The signs for developing a hard heart are made unmistakenably clear to us in Scripture. We don’t have to wonder and assume things because God has already given us a description of the problem and what we must do to fix it. We can promise, bargain, and rationalize all we want, but unless we come to an accurate understanding of God and His will for us, we will fail miserably in our efforts to succeed. It’s not so much our behavior that needs to change (although it certainly needs to change!) as it is our hearts that need restoring. Once that happens, our behavior will change, and we will know what is right and wrong. We sometimes focus too much on changing behaviors when we should be focused on doing what will result in changed hearts.

As we grow as Christians, sin should bother us more, not less. Yet every day we spend hours being entertained by the very sin Christ died for! We rent it at Red Box, view it online, watch it on television, and read it in books. “But I never thought if it that way,” you say. Over time, we have changed the rules and our hearts have come to accept things we wouldn’t have dreamed of accepting a few years ago. Do you remember when bad language really bothered you? Perhaps now it hardly affects you.

We must be sure of two things when we contemplate the problems of a hard heart: (1) the warning signs or red flags God has given us through Scripture, and (2) how to avoid taking the same road Pharaoh did. Our response to truth determines whether our hearts will be hardened or remain pliable and ready to have God make them after His own. Applying the truth we’ve obtained through study is the key to victory in any situation. Unless we allow God to apply the truth to our lives, we will continue to go our own way and that’s a sure sign of a hard heart.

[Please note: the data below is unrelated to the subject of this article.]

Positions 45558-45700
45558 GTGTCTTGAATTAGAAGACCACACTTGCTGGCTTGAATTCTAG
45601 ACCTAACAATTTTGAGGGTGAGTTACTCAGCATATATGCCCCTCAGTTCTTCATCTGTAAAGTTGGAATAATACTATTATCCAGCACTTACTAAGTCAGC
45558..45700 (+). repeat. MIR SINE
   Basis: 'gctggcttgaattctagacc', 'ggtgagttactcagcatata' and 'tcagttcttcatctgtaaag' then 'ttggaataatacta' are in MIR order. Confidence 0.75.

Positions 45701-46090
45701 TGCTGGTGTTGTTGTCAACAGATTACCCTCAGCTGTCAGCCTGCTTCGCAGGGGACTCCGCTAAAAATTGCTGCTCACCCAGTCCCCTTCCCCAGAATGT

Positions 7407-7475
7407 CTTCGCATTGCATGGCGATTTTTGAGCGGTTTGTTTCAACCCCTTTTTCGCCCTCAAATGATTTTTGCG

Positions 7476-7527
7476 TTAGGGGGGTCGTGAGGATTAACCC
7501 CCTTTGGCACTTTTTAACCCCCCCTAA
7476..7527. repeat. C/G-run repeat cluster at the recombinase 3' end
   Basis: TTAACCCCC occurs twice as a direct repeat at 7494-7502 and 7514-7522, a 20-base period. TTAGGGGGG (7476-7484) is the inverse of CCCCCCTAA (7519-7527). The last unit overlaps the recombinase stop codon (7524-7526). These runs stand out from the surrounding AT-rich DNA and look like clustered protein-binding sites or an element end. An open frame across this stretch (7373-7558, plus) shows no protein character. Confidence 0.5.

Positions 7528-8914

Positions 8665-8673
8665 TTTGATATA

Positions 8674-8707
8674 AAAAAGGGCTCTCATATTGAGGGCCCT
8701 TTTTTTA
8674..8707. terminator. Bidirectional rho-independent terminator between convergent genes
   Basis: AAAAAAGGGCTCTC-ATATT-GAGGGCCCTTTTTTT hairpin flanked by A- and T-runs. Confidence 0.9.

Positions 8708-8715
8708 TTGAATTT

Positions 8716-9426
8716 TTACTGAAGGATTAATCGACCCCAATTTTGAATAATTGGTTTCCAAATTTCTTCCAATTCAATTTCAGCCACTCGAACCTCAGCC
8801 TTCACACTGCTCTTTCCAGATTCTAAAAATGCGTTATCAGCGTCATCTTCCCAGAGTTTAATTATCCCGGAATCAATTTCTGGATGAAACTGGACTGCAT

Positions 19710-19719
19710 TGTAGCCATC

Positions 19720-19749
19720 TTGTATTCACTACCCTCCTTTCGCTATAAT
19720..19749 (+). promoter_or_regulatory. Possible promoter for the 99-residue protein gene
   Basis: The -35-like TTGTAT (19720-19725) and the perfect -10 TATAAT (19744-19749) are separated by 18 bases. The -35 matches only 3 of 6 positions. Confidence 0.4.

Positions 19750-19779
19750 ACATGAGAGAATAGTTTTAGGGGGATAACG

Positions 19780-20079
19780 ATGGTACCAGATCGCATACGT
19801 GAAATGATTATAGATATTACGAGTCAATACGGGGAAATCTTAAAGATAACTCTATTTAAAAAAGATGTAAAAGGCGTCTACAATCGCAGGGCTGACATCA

There’s only one absolute answer to the problem of a hard heart. Nothing short of honest repentance will bring about the change needed. I don’t mean rededicating our lives. I’m talking about allowing God to change our hearts to the point where our no becomes a yes to His truth. True repentance manifests itself in a changed life.

God’s priority for us is that we take Him seriously when He says, “Go into the world and change it!” When we lead people to trust Christ as Savior, we change the world. Recognizing this puts our response to truth in a totally different perspective. We’re not in this world just for our pleasure or well-being. God put us here for a purpose and it was not to spend our days fulfilling selfish needs at the expense of those He would have us bring to know Him personally.

We have to understand the big picture to understand why developing a hard heart will bring about disaster. Putting all things into perspective, if we continue to insist on our way, there will come a time when God’s truth no longer matters to us at all. When Paul wrote, “God gave them over to a debased mind,” he was making sure we understood what would happen to us if we continued to insist on our way long enough: God will back off and let us have what we think we want. Sounds great until the reality of our depravity destroy our life!

Humbling ourselves before God is a proven cure for the hard heart. Christ can transform a hard heart into one that responds cheerfully and obediently to Him.

* Read more in my book, Back to the Basics: A Guide for Christian Living.

Cover (woods)


  1. Father,
    Please forgive my hard heart and the hearts of our nation and world. Help us to have true repentance and to follow your way with soft and tender hearts. Forgive us all Lord Jesus. Amen

    1. Are the extremes Pharaoh went to so far-fetched to us today? Certainly not! Forgive us all Lord!